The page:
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World Briefs I

Clinton Urges High Court To Uphold Diversity Ruling

los angeles times

The Clinton administration on Friday urged the Supreme Court to uphold a ruling awarding damages to a white New Jersey teacher laid off by a school board that sought to promote racial diversity by keeping an equally qualified black instructor.

But Acting Solicitor General Walter Dellinger implored the justices to interpret the case narrowly and not use it as a vehicle to bar any affirmative action-related employment decisions except those made to remedy past discrimination.

If the court chooses to tackle the broader issue, Dellinger said there are circumstances - not presented by the New Jersey case - where employers should be able to take race into account for reasons other than remedying past discrimination.

These would include a law enforcement agency assigning an undercover officer of the same race to infiltrate a racially homogenous gang, or taking action to achieve a racially diverse police force to win public support needed to prevent and solve crime against a backdrop of racial unrest, Dellinger said.

But in the case of the white Piscataway, N.J., business education teacher, Dellinger asked that the justices affirm the 3rd U.S. Circuit Court of Appeals' ruling in her favor solely on the ground that the layoff "unnecessarily trammeled" her interests.

The 3rd Circuit ruling "erred" by going further and holding that Title VII of the 1964 Civil Rights Act bars "all nonremedial, race-conscious employment decisions," Dellinger said.

White House Eases Travel Restrictions to Cuba for Papal Visit

los angeles times

The Clinton administration on Friday eased slightly its restrictions on travel to Cuba, authorizing Roman Catholics to charter a cruise ship to the Communist-ruled island when Pope John Paul II visits there in January.

State Department spokesman James P. Rubin announced the decision to permit about 1,000 pilgrims to make the trip, on a vessel provided by the Archdiocese of Miami, to attend a Mass on the final day of the pope's planned five-day visit.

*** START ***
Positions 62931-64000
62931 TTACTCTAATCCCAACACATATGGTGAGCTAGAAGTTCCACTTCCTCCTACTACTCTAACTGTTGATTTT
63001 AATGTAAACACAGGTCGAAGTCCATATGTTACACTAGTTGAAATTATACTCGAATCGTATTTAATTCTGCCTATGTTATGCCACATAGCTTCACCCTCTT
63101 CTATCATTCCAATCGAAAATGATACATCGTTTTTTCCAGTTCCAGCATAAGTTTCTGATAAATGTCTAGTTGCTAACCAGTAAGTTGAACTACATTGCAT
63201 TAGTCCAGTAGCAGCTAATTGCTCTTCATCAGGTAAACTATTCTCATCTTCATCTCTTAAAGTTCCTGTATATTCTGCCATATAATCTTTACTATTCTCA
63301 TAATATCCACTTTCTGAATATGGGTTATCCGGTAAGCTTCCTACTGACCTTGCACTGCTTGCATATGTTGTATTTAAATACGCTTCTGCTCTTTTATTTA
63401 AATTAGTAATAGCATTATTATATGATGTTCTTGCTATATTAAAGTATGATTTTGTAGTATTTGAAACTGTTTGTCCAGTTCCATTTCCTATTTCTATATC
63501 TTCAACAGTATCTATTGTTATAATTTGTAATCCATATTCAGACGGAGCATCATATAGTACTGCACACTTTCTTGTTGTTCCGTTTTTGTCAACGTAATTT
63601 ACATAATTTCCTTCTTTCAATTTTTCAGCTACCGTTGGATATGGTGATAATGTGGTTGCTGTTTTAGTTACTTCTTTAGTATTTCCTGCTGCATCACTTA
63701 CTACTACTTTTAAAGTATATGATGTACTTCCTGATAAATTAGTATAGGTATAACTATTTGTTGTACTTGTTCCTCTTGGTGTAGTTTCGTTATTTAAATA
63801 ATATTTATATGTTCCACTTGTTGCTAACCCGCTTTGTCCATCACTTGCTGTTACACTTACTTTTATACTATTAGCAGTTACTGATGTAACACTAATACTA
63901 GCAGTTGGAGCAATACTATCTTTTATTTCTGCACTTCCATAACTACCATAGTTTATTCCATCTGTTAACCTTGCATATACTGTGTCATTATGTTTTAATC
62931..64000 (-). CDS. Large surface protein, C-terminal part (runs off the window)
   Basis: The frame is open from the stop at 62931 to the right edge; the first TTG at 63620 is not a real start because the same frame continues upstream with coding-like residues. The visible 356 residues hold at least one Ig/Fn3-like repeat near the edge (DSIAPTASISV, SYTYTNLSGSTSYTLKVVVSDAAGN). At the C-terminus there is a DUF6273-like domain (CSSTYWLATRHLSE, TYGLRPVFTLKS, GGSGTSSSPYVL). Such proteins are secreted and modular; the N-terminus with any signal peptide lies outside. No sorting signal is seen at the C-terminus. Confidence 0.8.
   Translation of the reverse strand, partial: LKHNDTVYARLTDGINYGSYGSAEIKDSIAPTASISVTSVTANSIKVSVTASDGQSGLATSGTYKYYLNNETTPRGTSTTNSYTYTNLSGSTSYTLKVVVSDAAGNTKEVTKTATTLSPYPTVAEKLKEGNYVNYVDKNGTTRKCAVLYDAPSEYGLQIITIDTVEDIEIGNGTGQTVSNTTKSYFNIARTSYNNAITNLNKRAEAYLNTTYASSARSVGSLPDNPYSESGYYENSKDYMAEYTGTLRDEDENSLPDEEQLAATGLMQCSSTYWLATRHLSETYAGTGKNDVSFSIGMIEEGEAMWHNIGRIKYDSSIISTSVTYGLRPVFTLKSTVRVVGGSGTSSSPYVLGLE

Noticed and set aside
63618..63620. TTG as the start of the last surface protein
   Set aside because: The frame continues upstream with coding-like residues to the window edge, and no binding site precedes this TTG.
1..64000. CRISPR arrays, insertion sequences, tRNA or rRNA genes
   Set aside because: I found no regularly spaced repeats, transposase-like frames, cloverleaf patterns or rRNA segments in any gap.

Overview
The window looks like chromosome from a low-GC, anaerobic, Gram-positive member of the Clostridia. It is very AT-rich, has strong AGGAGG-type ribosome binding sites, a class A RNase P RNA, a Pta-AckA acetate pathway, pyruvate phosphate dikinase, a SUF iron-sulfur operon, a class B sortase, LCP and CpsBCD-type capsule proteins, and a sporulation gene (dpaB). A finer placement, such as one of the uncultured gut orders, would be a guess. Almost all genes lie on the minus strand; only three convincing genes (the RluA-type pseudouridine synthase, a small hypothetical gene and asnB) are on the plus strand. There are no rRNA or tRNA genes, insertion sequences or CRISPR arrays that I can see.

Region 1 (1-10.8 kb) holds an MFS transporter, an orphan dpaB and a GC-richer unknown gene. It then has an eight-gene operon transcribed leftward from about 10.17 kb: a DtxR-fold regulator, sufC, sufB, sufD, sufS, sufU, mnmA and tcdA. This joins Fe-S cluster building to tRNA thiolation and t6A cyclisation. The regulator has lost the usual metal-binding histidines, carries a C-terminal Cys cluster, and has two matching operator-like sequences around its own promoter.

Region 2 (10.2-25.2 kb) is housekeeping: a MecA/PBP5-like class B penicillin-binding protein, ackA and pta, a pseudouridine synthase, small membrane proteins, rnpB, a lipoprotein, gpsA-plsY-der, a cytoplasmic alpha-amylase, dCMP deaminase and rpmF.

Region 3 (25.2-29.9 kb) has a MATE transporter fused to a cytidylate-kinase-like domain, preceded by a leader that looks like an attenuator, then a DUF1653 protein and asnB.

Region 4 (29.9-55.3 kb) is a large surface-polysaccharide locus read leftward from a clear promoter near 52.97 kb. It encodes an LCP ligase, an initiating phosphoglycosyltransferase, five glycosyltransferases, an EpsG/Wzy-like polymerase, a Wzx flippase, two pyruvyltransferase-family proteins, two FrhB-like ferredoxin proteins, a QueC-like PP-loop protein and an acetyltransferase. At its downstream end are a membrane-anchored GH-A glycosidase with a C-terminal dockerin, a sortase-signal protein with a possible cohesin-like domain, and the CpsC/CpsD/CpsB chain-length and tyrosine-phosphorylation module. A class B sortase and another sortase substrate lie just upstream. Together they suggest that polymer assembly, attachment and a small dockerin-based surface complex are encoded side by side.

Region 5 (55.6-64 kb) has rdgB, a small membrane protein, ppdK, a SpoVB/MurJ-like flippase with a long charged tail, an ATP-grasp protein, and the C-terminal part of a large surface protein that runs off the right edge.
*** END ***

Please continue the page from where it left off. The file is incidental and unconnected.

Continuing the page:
"The United States government views the pope's visit as a potentially important event in bringing to the Cuban people a message of hope and the need for respect of human rights," Rubin said.

Although Friday's announcement covered only the Miami archdiocese plans, Rubin hinted that Americans may also be permitted to travel to the island by other means during the papal visit. He did not elaborate.

President Clinton last year tightened restrictions on travel from the United States to Cuba, banning charter flights and other direct transportation. Scheduled airline service from the United States to Cuba has been prohibited for most of the nearly four decades that Fidel Castro has ruled the island.

The restrictions are designed primarily to deny Cuba the money that tourists would bring. Visits are not expressly forbidden, but Americans are prohibited from spending money in Cuba without a license from the Treasury Department.

Wisconsin Appeals Court Bars School Vouchers

The Washington Post

An appeals court in Wisconsin dealt another blow to the nation's school-choice movement Friday, ruling that a plan to give needy students in Milwaukee publicly paid tuition vouchers to attend religious schools violates the state constitution.

In a case examining one of the most divisive issues in American education, the Wisconsin court held 2 to 1 that Milwaukee's voucher program, which allows 1,600 students to attend private schools at state expense, cannot be expanded to religious schools because it would infringe on the separation of church and state.

The ruling upholds a lower court decision in Wisconsin earlier this year, and is the latest of several recent legal setbacks for advocates of school vouchers. In May, a state appeals court in Ohio prevented religious schools in Cleveland from joining a new voucher program. Educators and lawmakers nationwide have been closely watching the cases because the states are the first to experiment with vouchers. Voucher opponents said Friday's Wisconsin decision is significant because it could persuade other states to forgo plans to adopt similar programs in their schools.

"This decision sends a strong message to the nation that taxpayers should not be forced to support private religious education," said Barry Lynn, executive director of Americans United for the Separation of Church and State.

Advocates of vouchers, who vowed to appeal the decision to Wisconsin's Supreme Court, called the defeat minor. The school voucher case in Ohio is headed to that state's Supreme Court.